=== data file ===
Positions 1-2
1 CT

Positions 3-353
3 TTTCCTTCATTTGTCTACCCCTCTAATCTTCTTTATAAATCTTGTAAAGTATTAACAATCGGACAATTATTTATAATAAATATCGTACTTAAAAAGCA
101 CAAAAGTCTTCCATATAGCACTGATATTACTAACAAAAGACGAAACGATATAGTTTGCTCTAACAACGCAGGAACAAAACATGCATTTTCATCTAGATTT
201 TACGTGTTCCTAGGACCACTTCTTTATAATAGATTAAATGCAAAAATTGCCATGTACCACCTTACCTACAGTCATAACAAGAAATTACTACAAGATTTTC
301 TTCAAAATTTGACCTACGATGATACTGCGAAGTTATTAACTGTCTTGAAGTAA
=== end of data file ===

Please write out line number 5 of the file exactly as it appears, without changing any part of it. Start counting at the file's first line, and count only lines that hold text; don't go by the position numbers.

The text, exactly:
101 CAAAAGTCTTCCATATAGCACTGATATTACTAACAAAAGACGAAACGATATAGTTTGCTCTAACAACGCAGGAACAAAACATGCATTTTCATCTAGATTT